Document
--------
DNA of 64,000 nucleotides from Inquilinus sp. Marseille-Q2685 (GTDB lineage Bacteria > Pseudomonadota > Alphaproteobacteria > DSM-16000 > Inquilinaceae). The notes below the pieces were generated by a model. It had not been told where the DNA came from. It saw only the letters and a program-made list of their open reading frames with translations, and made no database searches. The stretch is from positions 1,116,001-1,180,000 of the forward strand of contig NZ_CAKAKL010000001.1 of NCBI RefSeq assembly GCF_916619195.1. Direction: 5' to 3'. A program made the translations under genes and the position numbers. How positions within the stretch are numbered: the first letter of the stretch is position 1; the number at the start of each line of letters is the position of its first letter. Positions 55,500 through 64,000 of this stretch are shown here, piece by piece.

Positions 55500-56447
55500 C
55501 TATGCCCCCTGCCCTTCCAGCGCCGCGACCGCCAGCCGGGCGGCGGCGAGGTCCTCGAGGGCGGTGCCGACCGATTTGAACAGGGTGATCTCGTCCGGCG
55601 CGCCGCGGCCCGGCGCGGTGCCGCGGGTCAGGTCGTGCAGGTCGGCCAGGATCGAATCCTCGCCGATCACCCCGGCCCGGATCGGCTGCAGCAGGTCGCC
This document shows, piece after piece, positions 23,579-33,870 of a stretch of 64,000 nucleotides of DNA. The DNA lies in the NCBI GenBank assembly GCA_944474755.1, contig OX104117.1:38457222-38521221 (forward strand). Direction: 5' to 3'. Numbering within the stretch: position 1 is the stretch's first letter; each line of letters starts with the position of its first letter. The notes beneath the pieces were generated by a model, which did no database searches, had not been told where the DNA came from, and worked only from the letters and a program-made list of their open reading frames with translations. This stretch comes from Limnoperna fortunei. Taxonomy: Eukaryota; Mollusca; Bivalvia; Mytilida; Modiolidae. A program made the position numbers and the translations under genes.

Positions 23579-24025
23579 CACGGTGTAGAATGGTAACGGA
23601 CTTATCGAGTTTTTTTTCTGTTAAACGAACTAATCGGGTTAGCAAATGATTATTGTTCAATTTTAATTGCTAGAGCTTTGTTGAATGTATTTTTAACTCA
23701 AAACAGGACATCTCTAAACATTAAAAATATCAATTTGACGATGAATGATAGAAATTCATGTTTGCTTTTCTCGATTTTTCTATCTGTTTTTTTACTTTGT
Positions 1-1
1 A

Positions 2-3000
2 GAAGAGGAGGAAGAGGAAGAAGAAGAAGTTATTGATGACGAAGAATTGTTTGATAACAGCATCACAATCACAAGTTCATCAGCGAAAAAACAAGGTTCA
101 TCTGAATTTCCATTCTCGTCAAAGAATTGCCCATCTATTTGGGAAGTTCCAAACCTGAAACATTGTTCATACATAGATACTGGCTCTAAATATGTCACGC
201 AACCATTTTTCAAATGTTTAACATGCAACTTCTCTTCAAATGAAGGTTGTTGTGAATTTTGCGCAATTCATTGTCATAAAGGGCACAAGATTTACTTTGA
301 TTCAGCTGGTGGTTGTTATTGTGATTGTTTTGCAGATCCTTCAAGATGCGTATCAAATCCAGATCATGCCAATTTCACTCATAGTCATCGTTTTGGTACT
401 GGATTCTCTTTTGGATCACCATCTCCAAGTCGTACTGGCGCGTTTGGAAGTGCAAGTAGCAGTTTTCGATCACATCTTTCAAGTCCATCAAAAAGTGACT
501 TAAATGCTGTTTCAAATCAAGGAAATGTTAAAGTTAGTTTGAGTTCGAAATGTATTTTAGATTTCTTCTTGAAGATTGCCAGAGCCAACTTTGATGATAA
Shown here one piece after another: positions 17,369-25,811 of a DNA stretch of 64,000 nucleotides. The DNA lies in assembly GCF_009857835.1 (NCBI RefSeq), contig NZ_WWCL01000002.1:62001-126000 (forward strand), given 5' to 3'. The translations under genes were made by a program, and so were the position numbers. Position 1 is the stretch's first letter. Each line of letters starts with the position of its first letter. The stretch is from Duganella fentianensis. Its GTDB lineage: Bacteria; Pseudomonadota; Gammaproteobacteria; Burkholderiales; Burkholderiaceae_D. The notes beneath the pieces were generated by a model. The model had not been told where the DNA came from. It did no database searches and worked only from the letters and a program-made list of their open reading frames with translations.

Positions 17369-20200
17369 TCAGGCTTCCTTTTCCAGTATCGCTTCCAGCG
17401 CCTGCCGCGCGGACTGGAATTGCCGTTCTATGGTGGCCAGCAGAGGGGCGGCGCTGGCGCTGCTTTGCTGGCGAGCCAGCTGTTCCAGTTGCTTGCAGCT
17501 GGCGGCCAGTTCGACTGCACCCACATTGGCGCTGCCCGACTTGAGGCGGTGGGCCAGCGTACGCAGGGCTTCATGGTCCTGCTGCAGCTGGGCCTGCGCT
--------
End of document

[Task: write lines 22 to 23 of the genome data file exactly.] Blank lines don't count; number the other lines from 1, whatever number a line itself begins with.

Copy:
17369 TCAGGCTTCCTTTTCCAGTATCGCTTCCAGCG
17401 CCTGCCGCGCGGACTGGAATTGCCGTTCTATGGTGGCCAGCAGAGGGGCGGCGCTGGCGCTGCTTTGCTGGCGAGCCAGCTGTTCCAGTTGCTTGCAGCT